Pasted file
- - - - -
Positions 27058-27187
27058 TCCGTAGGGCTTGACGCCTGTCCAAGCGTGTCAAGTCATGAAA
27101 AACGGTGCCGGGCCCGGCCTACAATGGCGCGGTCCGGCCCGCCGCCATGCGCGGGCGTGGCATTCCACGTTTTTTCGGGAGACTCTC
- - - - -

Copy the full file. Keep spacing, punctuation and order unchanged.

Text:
Positions 27058-27187
27058 TCCGTAGGGCTTGACGCCTGTCCAAGCGTGTCAAGTCATGAAA
27101 AACGGTGCCGGGCCCGGCCTACAATGGCGCGGTCCGGCCCGCCGCCATGCGCGGGCGTGGCATTCCACGTTTTTTCGGGAGACTCTC